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High Level Languages Turn Into Assembly Languages I think you're overestimating the difficulty of building a high level language to provide to your players, you can quite easily build an interpreter to your simple bot scripting language that compiles down to a bytecode that runs on a virtual machine you can advance in fixed intervals in parallel with other ...


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What you are trying to do is far outside the usual use-case of off-the-shelf script engines. Scripting engines use lots of optimization tricks to run code as fast as they can. But that means the programmer can not know for sure how fast code will actually run. The runtime behavior could also change when you install some minor update to the scripting engine. ...


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Whenever I read a question like this I really love to cite some basic rule I've read on the internet years ago (and it's still true): The client is in the hands of the enemy. So whatever you do: If you think players might change it to cheat, don't provide that part of the code in the first place. While code obfuscation might be a tiny step towards this ...


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You shouldn't waste any resources on obfuscating your code in the first place. You work is protected by copyright. When anyone steals it, just call your lawyer and sue them. Changing it so much that it can no longer be traced back to your work would be more work than writing it from scratch in the first place, so nobody will do that. On the other hand, ...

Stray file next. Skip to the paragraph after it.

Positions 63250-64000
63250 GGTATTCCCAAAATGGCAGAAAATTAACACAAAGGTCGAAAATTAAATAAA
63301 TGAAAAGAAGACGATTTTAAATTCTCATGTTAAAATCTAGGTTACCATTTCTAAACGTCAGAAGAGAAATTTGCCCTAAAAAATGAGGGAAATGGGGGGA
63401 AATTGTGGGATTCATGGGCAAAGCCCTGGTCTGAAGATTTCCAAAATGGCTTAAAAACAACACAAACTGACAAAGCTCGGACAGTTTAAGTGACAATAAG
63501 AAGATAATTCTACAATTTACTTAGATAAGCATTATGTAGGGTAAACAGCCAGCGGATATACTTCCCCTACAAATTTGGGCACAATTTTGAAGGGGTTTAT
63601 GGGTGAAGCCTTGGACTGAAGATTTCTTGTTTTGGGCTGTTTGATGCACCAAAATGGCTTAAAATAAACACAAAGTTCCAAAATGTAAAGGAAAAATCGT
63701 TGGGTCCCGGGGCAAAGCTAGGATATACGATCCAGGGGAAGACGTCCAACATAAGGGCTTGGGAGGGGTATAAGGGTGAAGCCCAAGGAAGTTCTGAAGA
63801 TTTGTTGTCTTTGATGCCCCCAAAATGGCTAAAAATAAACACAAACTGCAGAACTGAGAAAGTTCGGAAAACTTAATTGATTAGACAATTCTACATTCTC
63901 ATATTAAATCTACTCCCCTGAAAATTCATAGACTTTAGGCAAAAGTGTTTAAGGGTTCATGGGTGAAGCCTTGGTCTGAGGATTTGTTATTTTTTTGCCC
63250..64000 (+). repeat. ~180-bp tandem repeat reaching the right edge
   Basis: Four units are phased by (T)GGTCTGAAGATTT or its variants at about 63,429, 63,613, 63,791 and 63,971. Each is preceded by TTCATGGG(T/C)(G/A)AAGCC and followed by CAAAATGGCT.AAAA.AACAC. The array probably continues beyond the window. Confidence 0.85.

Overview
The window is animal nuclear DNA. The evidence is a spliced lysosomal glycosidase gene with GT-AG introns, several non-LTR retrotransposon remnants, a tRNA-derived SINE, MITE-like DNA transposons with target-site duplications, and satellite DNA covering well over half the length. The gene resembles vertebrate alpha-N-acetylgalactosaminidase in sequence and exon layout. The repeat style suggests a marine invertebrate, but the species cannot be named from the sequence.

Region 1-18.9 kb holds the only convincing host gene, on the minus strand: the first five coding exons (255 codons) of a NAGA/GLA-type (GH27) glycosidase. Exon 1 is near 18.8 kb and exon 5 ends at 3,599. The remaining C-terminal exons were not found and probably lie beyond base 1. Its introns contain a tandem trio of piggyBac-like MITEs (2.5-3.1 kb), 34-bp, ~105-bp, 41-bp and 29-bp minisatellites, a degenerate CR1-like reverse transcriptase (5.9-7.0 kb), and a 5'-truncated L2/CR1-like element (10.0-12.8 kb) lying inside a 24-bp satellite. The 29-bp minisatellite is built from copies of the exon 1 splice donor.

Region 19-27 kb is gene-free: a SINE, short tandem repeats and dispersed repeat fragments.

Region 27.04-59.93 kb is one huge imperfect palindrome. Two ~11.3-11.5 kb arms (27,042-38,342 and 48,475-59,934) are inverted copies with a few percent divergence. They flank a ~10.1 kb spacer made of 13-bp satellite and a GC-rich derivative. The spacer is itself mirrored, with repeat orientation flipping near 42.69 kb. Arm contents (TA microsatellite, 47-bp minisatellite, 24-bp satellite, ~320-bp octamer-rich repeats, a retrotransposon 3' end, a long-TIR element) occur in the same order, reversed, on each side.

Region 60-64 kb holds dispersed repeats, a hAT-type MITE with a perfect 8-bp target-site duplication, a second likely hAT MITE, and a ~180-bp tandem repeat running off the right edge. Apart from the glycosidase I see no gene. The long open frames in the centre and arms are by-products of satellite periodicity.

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Don't obfuscate the names or interfaces required by the scripting system; that way the scripts still bind to the correct types and functions and whatever by name. If you need the code for those methods to be obfuscated, have the implementations of the scripting functions themselves call other set of internal implementations which can be obfuscated.


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Reduce and Simplify Lua Usage Think long and hard about every instance where you use Lua over C++, understand why the flexibility of an interpreted script is more valuable than writing C++, why waste a precious context switch from C++ to Lua if you don't actually gain anything for it? Is it easier to tweak it in a Lua script than in C++, is your ...


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I think part of the problem (which also caused me to misinterpret the question at first) is the lual_dofile() calls. This sounds like all scripts are always loaded in the same global state, overwriting each other, so loading/parsing causes a significant overhead. Instead, I'd suggest you use lua_newthread() to create a separated context once per script ...


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You can load the asset bundle. Load a randomly selected object from that bundle and get a reference to it and then unload the asset bundle to conserve memory. This how ever means that you will have to load the asset bundle every time you have a new object. So a so called pooling system might be what you need. I will explain the steps. 1.Load the asset ...



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